Offerings solidify and upgrade our relationship with G-d. The notion of using money generated by harlotry to bolster our relationship with G-d is reprehensible. Harlotry is despicable to G-d and forbidden. To flaunt such shameless transgression before G-d is audacious, and offensive. It is tantamount to saying that we see nothing wrong with harlotry and neither should G-d.

How can we bolster a relationship with G-d by parading our sins in His face? How can we expect to be accepted by G-d when we claim to know better than him? The answer is, we can’t. Insolence is a terrible character trait and if we want to repent, we need to work on that first. Because left unchecked, insolence is an abomination.

Sometimes the intention is not to taunt G-d, but to appease Him. The harlot commits a sin and then, feeling guilty, hopes to erase the sin by devoting its proceeds to G-d. We can’t buy our way out of sin. It doesn’t work that way. If we want to mend our fences with G-d, we need to acknowledge our guilt, regret our sin and resolve to never repeat it. We need to face the music and then we can repent.

The notion that we can throw the profits from sin into a charity box and thus absolve ourselves of guilt is an abomination. This attitude only leads to more sin because it bolsters an impression that sin is permissible so long as we pay the price. A small sins require small contributions, large sins require large contribution, but so long as we pay, our sin is forgivable.

It doesn’t work that way. Good deeds don’t erase bad deeds, only repentance does that. If we perform bad deed expecting it to be forgiven by the good deed we intend to perform later, the good deed itself becomes a bad deed, a crutch to our former bad deeds.

This leads to the character trait of permissiveness. Such traits lead to sin and left unchecked are an impediment to repentance. By calling it an abomination, the Torah warns us against such attitudes.


A couple may marry and divorce as often as they like, but not if the woman marries someone else in the interim. The notion of an open marriage, where both spouses agree to disrespect the marriage boundaries, is adulterous. A couple might find an easy solution to this problem. By divorcing, marrying another for a while and then remarrying their original spouses, they can permit the forbidden.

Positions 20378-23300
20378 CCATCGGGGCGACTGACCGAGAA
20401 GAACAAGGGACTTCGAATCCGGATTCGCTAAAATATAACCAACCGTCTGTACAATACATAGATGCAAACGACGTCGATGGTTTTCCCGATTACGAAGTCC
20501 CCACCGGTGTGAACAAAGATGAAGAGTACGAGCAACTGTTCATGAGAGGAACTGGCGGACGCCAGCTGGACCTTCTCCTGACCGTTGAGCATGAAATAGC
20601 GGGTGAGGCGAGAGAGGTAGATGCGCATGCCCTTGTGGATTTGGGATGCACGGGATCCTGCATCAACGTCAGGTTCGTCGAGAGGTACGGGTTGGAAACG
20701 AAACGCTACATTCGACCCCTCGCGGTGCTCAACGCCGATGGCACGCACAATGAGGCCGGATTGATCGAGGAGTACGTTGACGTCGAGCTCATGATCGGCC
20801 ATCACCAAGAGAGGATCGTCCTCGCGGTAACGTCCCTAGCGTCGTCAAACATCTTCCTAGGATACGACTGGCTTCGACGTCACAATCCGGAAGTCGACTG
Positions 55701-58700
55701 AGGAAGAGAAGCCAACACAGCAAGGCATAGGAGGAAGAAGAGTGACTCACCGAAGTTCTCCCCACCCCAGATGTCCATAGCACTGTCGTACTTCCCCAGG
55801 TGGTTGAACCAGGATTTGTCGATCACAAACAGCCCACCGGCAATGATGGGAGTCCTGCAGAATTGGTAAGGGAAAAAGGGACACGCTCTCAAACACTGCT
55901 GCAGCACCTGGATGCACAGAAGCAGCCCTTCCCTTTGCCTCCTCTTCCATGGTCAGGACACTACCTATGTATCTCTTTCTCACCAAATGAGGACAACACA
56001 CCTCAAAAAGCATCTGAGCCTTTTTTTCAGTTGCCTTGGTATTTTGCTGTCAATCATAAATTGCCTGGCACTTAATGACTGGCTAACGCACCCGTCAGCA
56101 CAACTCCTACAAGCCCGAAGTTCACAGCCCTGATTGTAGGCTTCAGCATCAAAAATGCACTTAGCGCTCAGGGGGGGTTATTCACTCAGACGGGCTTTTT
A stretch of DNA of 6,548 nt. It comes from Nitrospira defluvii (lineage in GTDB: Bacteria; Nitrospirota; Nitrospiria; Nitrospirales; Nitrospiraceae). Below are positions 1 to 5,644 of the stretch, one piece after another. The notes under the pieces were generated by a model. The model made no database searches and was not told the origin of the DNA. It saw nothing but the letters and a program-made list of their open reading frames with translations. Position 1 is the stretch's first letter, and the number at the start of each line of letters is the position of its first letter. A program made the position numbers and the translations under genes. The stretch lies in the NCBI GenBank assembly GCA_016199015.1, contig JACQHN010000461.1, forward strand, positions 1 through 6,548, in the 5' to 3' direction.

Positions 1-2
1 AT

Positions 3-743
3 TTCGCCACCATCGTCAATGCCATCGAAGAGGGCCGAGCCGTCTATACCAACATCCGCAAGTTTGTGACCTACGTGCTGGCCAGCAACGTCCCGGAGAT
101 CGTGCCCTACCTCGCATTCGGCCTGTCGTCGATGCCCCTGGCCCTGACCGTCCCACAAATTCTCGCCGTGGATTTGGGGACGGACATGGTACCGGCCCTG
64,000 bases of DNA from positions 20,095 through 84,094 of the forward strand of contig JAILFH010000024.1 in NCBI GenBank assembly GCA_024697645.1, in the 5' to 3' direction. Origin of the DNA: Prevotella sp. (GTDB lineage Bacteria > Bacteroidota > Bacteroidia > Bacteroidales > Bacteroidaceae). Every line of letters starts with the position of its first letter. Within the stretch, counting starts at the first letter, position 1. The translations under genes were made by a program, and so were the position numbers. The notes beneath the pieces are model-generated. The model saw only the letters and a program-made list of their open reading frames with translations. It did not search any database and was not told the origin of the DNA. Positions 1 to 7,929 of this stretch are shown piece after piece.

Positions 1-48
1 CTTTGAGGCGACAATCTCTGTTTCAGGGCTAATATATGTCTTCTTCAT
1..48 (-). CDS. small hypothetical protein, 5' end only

Adultery is an abomination, but technically, this isn’t adultery. Comes the Torah and forbids it, characterizing it as an abomination. The message is that any attempt at whitewashing sin with a creative legal loophole is abominable.

Using loopholes to indulge in immoral behavior leads to permissiveness. Before long we take the view that anything we want is permissible. This path doesn’t leads to G-d and cannot be countenanced if we want to repent. By calling it an abomination, the Torah warns us away from this path.

We now understand the link between these seemingly disparate subjects. We know why they are read in the month of Elul, why they are linked by appearing in the same Torah reading and why each of the three sins are abominable. Let us heed the hidden messages of these texts and return to G-d with a full heart. In turn, may He grant us a good and happy new year.

[1] Deuteronomy 22:5, 23:19 and 24:4. This essay is based on Dvar Moshe, commentary from Rabbi Moshe Feinstein on these verses.